Screen tests and the a7III vs. the a77 in studio

The giant a77 and the leaner meaner a7III

The giant a77 and the leaner meaner a7III

As a filmmaker, I always enjoy talking to folks who might be, interested or are very interested, in making films. I like finding new talent. Yesterday I got to do both. I was invited to an acting class by a local lady who finds raw talent and sees what they can do. Not really knowing what to expect, I conscripted my screenwriter and gathered my gear. It was going to be the first time to use my Sony a7III in a real studio environment. And it didn’t let me down. My a77, the camera that I have been using for the past eight years, did. I honestly didn’t have any idea just how behind the times it was.

Acting Class lecture

Acting Class lecture

The class went as expected. I gave my story which seems to be getting longer and longer as time passes. I guess I am going to have to decide what high points are the ones that I want to talk about; there are just too many good things. The class was full of novices, amateurs, and a few professional amateurs, so they mostly didn’t mind hearing my harrowing tale about how I went from a rusty photographer to an actual award-winning filmmaker/screenwriter. Those stories always go over great when the folks in the room have nothing to compare them to, lol.

Kendra went well with the background

I brought all of my gear this time around. Most of the time I just bring a camera, and that’s it, but I am tired of not being able to hear the folks or having poor lighting washing out the contrast. I set up a basic two-point lighting system, my boom mic, and recorder with the help of my screenwriter. The cool part is that the class was being held at the local photographer community room, so I was able to get a backdrop that wasn’t a bare egg-shell colored wall. Always a plus.

I set up both cameras, the a7III, and the a77, as an A and B camera. A is always the best camera with the lesser picking up slack where needed. The first thing I noticed was that the a77 had way too much contrast in it. The settings for that camera have the contrast set to -3; it was still way too much. The a7III was set to the same settings but with demonstrably less contrast and way better skin tone overall. This made it very difficult to edit the color in post. I guess I am going to have to boost the contrast on the a7III if I am ever going to get them to match without breaking the footage in post.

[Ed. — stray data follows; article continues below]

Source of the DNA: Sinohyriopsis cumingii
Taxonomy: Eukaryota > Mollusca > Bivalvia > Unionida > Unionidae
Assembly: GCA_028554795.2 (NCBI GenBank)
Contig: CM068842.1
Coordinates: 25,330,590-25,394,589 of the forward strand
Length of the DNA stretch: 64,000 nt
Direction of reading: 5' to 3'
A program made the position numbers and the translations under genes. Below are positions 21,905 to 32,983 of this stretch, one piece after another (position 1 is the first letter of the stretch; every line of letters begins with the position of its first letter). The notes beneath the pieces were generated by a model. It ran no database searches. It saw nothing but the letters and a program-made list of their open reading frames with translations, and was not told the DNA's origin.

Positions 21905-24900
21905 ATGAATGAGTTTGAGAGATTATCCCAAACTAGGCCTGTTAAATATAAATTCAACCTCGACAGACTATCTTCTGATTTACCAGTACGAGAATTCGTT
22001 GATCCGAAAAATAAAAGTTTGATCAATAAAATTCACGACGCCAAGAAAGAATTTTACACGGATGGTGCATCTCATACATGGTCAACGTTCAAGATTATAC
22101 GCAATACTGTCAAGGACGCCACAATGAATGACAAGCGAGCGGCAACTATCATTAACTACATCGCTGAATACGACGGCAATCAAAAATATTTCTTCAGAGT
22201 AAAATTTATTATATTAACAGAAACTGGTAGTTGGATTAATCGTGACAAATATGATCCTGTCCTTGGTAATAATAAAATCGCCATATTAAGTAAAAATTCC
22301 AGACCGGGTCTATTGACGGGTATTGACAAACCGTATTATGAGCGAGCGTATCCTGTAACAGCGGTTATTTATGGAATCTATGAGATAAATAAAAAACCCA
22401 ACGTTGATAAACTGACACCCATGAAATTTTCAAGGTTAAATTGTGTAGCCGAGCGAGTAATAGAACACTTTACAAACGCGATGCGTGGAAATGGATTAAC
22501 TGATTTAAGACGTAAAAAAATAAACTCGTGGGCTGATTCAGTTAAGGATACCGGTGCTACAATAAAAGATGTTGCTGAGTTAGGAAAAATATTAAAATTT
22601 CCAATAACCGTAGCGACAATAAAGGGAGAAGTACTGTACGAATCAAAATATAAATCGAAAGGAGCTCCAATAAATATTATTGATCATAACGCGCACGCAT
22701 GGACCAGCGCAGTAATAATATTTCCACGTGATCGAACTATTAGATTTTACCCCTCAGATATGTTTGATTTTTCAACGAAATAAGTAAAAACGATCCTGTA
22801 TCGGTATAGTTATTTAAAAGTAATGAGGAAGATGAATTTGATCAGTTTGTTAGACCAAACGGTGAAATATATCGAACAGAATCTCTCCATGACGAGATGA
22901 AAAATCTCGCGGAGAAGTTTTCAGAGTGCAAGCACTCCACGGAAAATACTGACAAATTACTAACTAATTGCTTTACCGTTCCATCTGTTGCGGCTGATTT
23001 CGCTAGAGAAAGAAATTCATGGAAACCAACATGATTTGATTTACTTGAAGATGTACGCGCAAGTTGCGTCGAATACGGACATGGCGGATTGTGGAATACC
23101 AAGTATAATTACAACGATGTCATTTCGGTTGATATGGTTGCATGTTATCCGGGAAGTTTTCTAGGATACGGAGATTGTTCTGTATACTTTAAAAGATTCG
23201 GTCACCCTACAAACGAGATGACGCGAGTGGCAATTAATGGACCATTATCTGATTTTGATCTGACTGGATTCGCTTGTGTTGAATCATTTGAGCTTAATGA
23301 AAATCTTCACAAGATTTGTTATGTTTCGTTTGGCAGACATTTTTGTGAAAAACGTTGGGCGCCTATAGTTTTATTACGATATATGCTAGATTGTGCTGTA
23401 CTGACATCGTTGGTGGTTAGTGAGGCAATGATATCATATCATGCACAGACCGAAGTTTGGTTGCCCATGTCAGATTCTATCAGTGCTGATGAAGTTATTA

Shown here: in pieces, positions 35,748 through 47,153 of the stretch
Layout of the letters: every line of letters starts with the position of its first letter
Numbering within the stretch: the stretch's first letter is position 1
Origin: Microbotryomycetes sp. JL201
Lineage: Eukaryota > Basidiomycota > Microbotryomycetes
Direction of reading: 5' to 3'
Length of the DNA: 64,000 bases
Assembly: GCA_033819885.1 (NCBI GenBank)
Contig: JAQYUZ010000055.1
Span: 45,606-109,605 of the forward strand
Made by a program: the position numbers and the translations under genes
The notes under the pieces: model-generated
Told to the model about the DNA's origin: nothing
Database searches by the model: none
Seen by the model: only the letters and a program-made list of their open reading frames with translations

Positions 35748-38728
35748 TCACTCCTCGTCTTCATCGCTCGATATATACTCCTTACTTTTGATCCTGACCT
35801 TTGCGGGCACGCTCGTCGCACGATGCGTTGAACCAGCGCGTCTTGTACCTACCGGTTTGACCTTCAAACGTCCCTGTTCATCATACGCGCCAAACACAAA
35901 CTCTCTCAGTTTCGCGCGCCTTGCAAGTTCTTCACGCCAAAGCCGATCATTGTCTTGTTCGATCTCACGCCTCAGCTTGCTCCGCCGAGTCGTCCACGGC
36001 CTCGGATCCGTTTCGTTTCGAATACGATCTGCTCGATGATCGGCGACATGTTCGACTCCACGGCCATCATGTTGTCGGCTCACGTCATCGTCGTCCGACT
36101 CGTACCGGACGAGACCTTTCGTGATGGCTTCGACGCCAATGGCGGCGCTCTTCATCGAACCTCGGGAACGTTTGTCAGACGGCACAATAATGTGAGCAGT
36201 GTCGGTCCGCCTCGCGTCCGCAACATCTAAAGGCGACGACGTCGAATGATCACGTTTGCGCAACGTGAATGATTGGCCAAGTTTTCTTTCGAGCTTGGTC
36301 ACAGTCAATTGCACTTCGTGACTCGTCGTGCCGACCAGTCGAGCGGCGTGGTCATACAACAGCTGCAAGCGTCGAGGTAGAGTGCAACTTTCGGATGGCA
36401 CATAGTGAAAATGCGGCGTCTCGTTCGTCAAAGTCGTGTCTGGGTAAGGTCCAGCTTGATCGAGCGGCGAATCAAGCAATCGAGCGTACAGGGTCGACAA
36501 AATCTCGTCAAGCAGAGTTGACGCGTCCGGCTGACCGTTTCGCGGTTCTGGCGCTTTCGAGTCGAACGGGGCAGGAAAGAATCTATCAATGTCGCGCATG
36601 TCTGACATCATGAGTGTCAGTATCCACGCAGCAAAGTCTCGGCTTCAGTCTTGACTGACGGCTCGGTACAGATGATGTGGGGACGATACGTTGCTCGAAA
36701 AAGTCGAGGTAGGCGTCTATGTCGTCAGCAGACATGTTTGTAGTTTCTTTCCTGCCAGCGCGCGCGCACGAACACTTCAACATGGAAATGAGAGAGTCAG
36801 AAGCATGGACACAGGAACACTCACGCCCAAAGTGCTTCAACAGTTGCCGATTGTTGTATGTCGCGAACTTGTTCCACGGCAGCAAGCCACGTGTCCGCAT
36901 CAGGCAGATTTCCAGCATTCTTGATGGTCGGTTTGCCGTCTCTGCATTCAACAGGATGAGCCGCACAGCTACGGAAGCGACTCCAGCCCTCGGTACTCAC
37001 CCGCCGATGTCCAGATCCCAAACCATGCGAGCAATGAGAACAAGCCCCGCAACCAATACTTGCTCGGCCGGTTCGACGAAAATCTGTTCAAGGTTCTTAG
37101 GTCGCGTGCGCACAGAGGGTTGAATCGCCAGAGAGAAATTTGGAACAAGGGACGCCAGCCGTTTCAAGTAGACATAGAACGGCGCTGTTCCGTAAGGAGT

The contrast on the a77 is as low as it can go, the a7III is reduced by two (there are three in total)


 

The sharpness of the images.

Since there was only one camera operator (me) and only one director (also me) not all the a77 shots came out super sharp as I wasn’t overly concerned with it being in focus for every frame like I was with the a7III, my primary camera. It is a bit of an unfair comparison between the two cameras. The a77 is the best technology of 2011 competing with the best of 2018: the a7III. You probably already guessed part of it. I had the a7III set to record 4k while the a77 can only do a decent 1080p. Just as a matter of fact, the a7III is going to be a much sharper and more color neutral image.

Putting some Lightroom Color Correction on the stills killed the detail in the a77

As far as noise is concerned, there is no comparison. The full frame a7III will always outperform the crop sensor of the a77. I was expecting more out of my old war-horse though. I set the ISO to 400, and it was beyond terrible. The a7III had to have it’s ISO on 100 as it is an over-achiever when it comes to light sensitivity. The lenses, well, there is another rub. This is why I am not going to pixel peep in this review. I left on the Sony kit lens of 18-50mm on the a77 that isn’t that great while using a brand new Sony 50mm on the a7III. There just isn’t any way to critique the image with that going on. I chalk most of the sharpness up to prime vs. zoom and 4k.

Zooming in on the noise lets us know just how much there is.

Interestingly, there is quite a bit of speculation that the a7III footage in 4k at 8-bit color is actually akin to 10 bit color in a 16x9 format. You know what, I believe it. You see, it wasn’t the inability to adjust the color on the a7III that got in my way, it was the a77. To make them match at all, I had to color the 4k footage to match the 1080p stuff. Just another lesson learned. Thank God it happened on a day that I was goofing off and not at a paid shoot.

Of course, both cameras have built-in microphones. The exciting thing here is that the a77 has better audio than the a7III. I have also noticed this on professional shoots using the a7III with a microphone plugged into the audio-in jack. The a77 just does a much better job at handling the input and controlling the auto gain than the a7III. Yes, I know, only crazy people use the audio input jack to capture the main audio. All I can say is that when you’re a one-man band, you gotta sacrifice something or it will take all day.

Sony did update the color space the camera records, thank God. For those of us with the right eye, ALL Sony cameras had a slight green tint to them that you had to color-correct every time you would go on a shoot. With this camera, I have never had to do that. The color is better in every way in the a7III.

Everything being considered, I am glad I have the Sony a7III. I am delighted that I have the Sony a77 as well. After all, it’s better to have two cameras rolling instead of one.